No such thing as coincidence? – Safeguarding your work on the internet, Part Two

So – yesterday I posted about possible  theft of your writing on the internet – and ways and means of minimising its likelihood.

Today, on Shooting People’s screenwriters forum – a big post about the very same thing, called ‘Plagiarism is alive and well’ linked here for your reference – albeit advertising the services of a script registration service called The Script Vault – which seems very reasonable in price, if that’s what you want to do.

Here’s the promised tip from Techie-Meister Tim Coxon

EASY-PEASY – click HERE to do your own

So – to try it out, I put an alert for my screenplay ‘The Melting’ – using those exact words. I get almost daily alerts. You’d be surprised how much I know about global warming and only slightly annoyed by a chain of restaurants in the US called ‘The Melting Pot’ – but it’s effective. Puts my mind at rest. I feel in control.

I also put in an alert using name of one of the characters in The Melting – a mutant snowflake (don’t ask!) called Pekka Pekkanen, a name that I made up. THAT will be a test, I thought.

Imagine my surprise, the other day, when I got an alert for Pekka Pekkanen, about a year after I’d created the alert and forgotten I’d done it! MY HEART LURCHED…

There is actually someone in real life called Pekka Pekkanen who just opened an account on Facebook! I’ve yet to find out whether or not he or she is a mutant snowflake…

www.nerdtopiacast.com

So – you could choose a character or an unusual phrase out of your work and see what happens!

Thanks, Tim!

Fake sUCKs! – safeguarding your work on the internet. Is it possible?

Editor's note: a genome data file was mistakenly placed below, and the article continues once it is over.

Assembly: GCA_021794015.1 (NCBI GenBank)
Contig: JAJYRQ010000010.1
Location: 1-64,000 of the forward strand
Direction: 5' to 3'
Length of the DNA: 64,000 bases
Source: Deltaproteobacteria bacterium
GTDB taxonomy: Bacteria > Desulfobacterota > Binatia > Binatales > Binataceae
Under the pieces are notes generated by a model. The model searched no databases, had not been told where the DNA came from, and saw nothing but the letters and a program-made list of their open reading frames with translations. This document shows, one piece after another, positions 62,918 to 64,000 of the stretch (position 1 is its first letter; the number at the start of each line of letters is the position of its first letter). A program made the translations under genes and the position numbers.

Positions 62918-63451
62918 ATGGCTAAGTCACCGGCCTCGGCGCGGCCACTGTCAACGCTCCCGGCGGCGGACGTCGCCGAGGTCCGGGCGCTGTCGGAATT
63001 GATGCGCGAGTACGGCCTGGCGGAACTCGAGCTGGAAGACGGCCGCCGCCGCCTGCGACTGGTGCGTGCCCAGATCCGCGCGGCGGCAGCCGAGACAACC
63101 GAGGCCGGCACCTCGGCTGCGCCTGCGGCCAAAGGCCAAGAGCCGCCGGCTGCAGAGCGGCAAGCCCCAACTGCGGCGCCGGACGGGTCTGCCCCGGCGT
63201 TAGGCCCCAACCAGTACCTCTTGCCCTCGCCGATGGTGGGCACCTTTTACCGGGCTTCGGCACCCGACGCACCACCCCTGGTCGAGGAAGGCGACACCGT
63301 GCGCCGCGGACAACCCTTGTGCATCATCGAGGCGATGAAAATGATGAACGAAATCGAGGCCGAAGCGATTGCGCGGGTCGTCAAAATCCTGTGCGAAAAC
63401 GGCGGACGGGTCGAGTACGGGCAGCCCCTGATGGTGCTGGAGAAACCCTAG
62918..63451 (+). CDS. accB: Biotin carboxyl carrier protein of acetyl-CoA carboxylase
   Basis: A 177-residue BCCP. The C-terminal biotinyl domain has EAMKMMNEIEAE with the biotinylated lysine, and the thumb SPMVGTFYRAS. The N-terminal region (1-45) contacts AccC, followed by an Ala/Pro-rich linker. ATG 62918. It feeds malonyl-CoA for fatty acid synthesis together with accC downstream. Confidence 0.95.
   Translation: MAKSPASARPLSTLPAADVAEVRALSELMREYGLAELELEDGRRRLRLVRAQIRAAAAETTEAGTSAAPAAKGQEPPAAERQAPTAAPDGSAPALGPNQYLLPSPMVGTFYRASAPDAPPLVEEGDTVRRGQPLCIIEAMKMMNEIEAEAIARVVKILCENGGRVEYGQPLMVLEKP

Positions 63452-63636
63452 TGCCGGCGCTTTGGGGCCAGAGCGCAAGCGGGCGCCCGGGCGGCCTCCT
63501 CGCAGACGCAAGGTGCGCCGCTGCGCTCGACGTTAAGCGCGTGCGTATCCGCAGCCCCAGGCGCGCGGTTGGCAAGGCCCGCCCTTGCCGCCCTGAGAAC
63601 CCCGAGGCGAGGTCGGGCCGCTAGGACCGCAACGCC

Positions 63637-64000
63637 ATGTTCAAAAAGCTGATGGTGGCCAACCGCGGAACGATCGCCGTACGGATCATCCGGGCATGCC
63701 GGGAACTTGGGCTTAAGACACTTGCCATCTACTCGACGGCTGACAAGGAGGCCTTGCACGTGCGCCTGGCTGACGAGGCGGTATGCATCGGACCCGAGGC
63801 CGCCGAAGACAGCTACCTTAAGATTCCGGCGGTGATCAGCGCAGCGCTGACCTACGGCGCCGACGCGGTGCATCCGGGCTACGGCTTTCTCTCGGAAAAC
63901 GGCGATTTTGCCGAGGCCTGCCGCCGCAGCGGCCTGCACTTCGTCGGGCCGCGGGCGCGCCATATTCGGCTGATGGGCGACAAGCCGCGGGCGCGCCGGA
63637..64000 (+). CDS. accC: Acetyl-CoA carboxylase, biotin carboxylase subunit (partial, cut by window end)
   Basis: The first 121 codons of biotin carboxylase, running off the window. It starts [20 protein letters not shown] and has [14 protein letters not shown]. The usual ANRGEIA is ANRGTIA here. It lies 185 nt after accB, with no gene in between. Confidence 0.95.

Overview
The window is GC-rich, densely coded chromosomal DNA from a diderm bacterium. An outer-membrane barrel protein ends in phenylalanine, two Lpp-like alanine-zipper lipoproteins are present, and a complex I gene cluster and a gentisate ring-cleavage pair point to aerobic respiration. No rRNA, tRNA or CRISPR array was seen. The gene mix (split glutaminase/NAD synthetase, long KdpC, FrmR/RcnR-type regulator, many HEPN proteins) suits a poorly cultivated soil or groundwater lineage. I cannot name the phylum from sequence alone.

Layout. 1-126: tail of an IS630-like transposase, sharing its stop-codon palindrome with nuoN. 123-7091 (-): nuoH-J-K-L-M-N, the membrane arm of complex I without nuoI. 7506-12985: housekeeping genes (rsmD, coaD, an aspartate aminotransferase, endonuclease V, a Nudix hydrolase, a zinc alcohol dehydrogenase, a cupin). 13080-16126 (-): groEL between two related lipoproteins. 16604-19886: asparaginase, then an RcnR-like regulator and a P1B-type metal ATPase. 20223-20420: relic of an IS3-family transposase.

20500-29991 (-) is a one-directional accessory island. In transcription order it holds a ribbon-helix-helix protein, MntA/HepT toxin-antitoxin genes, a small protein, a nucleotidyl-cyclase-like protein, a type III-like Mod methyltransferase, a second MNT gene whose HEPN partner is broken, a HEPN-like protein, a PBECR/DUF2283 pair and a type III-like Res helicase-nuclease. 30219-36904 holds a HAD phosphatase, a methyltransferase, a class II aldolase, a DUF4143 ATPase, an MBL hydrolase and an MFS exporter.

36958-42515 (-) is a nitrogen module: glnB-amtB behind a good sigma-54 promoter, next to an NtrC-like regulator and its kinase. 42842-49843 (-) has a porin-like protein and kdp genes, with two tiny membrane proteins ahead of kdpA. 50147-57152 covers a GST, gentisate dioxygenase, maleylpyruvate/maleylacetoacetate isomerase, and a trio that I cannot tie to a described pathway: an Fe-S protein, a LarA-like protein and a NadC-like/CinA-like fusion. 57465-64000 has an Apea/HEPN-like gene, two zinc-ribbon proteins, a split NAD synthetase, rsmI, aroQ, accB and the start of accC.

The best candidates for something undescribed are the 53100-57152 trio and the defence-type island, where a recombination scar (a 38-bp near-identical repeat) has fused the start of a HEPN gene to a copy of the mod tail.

Thanks to Toba Beta for the first part of the quote. (See, I DO TRY to acknowledge every single person from whom I borrow (steal?) words and images for this blog.)

I put links to the artists’ or writers’ websites, where possible, hoping that it will generate more interest and traffic for them – leading to purchases? If I don’t put links, it means the work is unattributed.

Imitation…the sincerest form of flattery?

From Lolha

 Stealing other people’s work and calling it your own. NOT.

There’s always that dilemma when posting your creative outpourings online – and here my experience is with screenplays, but it could just as well apply to anything you’ve ever written.

Looking for ways to protect your work? Here’s the bad news!

You can’t…not really.

Sure, you can register it with Writers’ Guild of America or copyright it – but even so it’s not difficult for someone to take it, change it (or not) and claim it as his own.

I’ve seen it happen.

By the way, forget that urban myth that you can prove ownership by sealing it up in an envelope and posting it to yourself.

“As the copy you post remains in your possession, the other party can easily show that you had ample opportunity to tamper with the contents, and of course once opened it could not be used as evidence in any future claim or appeal.”(The UK Copyright Service)

Counter-intuitively, the very best way to ensure that your work isn’t used without your permission is to post it in as many places as possible. That way, the ownership and date it was written is very visible and verifiable.

memegenerator.net

 Actually, I should re-phrase that – the best way to ensure that if your work IS used without your permission you are more likely to find out about it and be able to do something about it is to post it in as many places as possible.

A number of screenplays I know of, written by friends of mine, have been used without their consent and appeared elsewhere on the internet, either as screenplays with the author’s name changed or as completed films on YouTube. Not the end of the world, but seriously annoying and unnecessary.

The crazy thing is that if ‘the thief’ had only emailed the writer, permission would almost certainly be granted without a second thought! Writers are invariably delighted to know their work has met with approval.

Tomorrow’s blog – a brilliant tip which allows you to keep track of your work online, thought up by Techie-Meister Tim Coxon, Number One Son, of whom I am so proud. It really works!